Monday, 23 June 2014

Guest Editorial: Alex Edwards Reflects on Editing a Seventeenth-Century Playtext

During my third year at University I undertook a Degree Plus Internship, titled Editing a Renaissance Play. Throughout the course of the internship it was necessary to decipher and understand archaic meanings, spellings and punctuation, all of which required extensive attention to detail and long hours researching and reading. Despite the long hours and hard work I have found the internship to be wholly beneficial; it has allowed me to develop a number of skills, such as prioritisation, communication, problem solving and editorial and research skills. All of which will, undoubtedly, come in handy in the working world. These skills look great on your CV and also give you that added extra employability that every employer is looking for; I have also found it to be highly useful to have my work printed and bound in a booklet as an example of my capabilities for potential employers.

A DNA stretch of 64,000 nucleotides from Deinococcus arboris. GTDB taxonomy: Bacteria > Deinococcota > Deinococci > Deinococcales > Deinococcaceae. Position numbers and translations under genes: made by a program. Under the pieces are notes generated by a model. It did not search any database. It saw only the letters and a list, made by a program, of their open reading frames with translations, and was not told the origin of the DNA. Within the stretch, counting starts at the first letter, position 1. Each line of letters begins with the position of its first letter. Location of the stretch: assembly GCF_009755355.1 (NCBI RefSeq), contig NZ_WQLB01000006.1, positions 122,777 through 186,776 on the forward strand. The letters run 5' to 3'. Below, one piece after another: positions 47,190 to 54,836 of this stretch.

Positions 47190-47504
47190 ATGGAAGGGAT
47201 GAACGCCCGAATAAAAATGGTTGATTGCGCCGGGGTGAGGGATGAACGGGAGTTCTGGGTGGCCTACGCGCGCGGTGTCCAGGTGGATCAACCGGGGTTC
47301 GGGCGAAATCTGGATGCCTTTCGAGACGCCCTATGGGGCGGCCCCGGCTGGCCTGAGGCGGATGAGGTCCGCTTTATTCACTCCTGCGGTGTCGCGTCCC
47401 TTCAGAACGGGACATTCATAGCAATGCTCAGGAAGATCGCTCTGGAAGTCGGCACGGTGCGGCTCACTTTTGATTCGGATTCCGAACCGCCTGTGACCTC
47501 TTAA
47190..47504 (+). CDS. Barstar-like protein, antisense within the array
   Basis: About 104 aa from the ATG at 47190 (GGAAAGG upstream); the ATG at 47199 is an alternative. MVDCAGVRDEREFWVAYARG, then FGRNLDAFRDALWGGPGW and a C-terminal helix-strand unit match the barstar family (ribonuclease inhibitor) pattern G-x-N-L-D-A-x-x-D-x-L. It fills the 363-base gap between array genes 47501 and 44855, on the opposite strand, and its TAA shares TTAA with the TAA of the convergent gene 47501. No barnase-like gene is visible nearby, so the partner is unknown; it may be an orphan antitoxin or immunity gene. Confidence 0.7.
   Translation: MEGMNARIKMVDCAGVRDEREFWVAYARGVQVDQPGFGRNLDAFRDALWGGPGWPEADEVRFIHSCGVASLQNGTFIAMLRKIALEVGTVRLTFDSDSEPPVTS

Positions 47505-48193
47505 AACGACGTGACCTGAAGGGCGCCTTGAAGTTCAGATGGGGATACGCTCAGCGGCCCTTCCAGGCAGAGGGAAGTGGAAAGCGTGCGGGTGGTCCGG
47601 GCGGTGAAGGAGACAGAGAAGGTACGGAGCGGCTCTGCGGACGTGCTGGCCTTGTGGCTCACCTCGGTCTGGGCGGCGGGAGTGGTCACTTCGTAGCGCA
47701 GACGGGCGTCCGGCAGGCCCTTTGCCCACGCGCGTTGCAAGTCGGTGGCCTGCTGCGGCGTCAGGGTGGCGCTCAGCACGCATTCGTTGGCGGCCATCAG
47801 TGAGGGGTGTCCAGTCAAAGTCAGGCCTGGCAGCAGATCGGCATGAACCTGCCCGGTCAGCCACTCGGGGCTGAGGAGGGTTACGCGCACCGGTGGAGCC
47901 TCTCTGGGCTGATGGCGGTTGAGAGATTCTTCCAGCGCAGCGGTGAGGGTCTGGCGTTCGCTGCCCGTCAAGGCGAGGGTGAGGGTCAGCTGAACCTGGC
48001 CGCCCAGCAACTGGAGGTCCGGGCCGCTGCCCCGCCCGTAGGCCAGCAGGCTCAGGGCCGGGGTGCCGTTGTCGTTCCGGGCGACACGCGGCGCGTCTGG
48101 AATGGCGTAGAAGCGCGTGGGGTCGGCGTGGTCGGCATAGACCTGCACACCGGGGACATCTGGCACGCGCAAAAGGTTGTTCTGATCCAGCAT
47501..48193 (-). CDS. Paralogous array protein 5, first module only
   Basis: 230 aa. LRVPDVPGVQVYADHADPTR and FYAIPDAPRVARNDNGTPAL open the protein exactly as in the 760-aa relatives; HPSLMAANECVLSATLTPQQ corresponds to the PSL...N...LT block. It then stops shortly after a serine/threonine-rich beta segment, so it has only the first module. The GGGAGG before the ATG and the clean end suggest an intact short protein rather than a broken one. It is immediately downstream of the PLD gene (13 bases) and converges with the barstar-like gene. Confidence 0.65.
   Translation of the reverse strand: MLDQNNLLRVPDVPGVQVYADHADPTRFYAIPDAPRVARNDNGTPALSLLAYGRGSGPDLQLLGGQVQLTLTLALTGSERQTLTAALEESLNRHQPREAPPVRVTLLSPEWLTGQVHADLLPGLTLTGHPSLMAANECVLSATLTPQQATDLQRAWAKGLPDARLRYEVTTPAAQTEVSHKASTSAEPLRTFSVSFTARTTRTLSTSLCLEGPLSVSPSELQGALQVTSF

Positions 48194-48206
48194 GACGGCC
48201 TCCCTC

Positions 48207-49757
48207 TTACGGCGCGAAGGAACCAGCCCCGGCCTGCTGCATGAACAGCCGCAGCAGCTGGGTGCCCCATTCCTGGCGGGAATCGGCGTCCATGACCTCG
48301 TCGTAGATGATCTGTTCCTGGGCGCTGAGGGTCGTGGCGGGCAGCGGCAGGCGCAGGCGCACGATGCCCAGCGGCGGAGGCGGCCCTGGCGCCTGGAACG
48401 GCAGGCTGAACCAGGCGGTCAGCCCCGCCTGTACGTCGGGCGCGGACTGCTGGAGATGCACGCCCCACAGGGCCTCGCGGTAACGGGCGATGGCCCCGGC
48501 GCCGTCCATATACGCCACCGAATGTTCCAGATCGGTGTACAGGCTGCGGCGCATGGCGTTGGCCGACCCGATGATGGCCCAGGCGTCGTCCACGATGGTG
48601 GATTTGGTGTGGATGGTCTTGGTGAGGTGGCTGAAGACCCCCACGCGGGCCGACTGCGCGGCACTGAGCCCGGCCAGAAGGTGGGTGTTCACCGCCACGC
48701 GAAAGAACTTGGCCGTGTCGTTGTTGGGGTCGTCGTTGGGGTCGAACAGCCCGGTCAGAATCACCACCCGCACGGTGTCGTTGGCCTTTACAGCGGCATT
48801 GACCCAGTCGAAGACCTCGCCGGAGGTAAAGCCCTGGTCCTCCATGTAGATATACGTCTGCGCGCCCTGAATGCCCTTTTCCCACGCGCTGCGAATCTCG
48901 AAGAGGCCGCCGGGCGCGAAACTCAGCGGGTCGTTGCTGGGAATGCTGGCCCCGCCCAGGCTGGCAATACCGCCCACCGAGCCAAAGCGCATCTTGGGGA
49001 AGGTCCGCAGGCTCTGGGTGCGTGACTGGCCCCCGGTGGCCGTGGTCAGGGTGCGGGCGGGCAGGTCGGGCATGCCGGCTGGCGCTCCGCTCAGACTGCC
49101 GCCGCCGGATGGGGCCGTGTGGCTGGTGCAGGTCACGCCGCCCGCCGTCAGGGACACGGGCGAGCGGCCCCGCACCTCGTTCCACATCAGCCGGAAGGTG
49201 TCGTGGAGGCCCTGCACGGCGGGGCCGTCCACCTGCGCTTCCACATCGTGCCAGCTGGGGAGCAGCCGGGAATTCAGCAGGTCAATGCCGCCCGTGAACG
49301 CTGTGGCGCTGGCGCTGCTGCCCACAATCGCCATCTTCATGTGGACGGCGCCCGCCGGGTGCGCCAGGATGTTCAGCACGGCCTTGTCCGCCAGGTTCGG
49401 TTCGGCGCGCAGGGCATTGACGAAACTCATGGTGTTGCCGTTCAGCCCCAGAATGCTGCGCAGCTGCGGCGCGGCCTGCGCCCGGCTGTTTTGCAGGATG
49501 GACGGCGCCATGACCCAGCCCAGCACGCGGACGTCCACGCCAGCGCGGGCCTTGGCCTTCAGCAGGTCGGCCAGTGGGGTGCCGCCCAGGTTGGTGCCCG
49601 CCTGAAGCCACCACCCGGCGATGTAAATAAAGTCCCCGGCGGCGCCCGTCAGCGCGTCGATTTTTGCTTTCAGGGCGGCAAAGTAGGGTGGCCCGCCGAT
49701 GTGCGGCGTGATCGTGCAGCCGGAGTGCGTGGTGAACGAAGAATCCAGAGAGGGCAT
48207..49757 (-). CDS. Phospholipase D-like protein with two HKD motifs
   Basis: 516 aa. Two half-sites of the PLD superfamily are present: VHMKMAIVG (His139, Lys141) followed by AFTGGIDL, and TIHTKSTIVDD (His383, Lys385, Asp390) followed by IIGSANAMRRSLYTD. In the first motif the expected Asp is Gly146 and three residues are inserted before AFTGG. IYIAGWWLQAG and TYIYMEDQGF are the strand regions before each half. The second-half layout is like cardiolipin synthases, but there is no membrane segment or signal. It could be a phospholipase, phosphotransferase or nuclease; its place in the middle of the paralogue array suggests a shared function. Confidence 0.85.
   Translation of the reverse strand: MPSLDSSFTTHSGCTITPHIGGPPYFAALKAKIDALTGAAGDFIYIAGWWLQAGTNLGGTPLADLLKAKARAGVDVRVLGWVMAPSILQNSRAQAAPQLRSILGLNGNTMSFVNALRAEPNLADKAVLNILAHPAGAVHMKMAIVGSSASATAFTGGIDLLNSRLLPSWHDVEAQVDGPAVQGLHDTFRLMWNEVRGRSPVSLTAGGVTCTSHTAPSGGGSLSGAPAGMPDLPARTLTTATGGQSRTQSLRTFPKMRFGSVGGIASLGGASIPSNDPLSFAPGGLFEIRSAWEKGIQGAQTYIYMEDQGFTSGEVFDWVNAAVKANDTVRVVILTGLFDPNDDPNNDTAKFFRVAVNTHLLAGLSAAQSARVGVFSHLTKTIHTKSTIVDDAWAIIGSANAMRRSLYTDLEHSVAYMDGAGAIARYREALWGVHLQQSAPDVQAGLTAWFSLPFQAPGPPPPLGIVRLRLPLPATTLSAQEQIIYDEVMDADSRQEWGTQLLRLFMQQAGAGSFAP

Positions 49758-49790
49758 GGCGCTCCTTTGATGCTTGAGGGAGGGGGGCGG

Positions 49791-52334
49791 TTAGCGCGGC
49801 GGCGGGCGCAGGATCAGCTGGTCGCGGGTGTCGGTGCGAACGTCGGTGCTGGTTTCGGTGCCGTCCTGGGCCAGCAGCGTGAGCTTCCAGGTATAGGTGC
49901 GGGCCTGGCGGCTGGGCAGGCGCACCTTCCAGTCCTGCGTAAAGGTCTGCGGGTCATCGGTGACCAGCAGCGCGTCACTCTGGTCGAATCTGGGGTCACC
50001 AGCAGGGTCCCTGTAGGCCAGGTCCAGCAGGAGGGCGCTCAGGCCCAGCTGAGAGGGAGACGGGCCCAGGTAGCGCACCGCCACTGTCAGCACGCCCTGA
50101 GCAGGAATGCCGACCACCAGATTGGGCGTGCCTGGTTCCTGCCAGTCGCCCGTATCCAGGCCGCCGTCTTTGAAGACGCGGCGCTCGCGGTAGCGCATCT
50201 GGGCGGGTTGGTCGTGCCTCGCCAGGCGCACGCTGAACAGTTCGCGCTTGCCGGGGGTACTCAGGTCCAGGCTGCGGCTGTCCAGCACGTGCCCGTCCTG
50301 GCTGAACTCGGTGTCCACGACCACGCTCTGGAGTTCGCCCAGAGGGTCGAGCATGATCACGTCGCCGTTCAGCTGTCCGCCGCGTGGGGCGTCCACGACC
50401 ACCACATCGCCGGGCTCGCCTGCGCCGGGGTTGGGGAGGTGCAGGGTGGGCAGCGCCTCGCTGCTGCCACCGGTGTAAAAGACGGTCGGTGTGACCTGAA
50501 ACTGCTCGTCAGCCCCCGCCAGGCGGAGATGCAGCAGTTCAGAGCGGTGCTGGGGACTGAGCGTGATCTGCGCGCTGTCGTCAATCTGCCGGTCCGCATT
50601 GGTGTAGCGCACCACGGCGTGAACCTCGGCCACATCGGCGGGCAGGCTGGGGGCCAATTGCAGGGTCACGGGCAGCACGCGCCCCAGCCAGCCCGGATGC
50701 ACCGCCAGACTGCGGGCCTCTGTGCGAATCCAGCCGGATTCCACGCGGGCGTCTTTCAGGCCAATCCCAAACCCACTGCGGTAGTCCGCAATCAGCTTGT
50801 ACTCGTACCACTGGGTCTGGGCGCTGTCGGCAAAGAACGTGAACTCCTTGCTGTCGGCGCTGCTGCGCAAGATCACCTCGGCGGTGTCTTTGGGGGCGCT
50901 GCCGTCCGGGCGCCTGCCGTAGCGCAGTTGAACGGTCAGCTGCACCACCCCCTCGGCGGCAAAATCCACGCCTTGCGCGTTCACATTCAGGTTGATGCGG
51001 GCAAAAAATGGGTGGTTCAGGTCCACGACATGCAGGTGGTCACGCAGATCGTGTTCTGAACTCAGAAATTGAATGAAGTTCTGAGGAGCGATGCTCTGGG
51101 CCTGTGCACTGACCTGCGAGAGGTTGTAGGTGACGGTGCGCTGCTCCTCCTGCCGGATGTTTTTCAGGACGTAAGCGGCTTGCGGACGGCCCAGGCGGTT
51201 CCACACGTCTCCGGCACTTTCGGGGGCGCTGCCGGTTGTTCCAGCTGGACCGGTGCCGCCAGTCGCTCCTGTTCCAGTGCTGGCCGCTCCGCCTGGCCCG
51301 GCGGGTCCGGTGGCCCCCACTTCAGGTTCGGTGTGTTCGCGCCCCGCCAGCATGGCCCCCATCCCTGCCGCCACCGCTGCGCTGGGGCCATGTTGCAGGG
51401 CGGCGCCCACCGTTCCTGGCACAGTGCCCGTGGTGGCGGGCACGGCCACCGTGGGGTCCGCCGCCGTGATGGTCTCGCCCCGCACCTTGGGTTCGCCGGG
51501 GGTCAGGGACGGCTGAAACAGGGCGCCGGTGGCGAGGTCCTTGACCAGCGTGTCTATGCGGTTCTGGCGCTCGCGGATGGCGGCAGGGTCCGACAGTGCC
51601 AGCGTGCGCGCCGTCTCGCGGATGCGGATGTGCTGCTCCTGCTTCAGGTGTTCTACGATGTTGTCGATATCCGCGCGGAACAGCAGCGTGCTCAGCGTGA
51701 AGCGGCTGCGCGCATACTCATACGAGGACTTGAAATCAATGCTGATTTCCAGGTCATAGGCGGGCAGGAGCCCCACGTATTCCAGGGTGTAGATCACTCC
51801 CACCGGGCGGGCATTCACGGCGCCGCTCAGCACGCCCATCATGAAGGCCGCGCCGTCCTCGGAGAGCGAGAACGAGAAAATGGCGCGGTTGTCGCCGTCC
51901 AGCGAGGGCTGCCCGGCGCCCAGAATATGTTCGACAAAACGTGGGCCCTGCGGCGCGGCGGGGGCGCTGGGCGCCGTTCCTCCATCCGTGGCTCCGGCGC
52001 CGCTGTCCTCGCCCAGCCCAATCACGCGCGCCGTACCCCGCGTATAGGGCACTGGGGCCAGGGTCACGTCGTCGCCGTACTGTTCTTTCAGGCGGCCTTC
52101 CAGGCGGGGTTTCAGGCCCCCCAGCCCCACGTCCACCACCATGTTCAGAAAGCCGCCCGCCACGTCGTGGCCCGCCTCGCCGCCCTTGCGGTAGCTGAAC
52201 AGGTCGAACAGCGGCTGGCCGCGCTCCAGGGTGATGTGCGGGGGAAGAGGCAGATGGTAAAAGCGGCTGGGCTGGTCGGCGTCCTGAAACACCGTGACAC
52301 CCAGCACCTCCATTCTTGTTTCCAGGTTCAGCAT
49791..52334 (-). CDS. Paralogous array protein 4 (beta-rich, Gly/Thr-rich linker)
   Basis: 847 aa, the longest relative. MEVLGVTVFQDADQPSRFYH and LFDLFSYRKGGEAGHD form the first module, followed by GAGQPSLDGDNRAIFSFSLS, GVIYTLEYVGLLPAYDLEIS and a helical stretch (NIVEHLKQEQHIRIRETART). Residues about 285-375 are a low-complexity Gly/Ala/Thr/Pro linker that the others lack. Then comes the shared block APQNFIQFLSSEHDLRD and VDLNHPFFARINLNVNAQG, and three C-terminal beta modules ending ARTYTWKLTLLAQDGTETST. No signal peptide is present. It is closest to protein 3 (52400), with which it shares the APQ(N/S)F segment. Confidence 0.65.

Aside from the skills developed throughout the internship it also has a great social aspect, an element that helped to relieve the workload considerably.

All of the interns were English Literature students, and so I think, it goes without saying that the internship and English Literature as a course work excellently hand in hand. However anyone with an interest in editing or 17th century literature would also benefit greatly.
I would urge any student who is considering undertaking an internship to just do it; don’t let the opportunity pass you by. The workload can seem daunting at times, but with the support of your Internship Leader and your colleagues it becomes both interesting and fun, with the added benefit of extra employability and developed skill-sets.​

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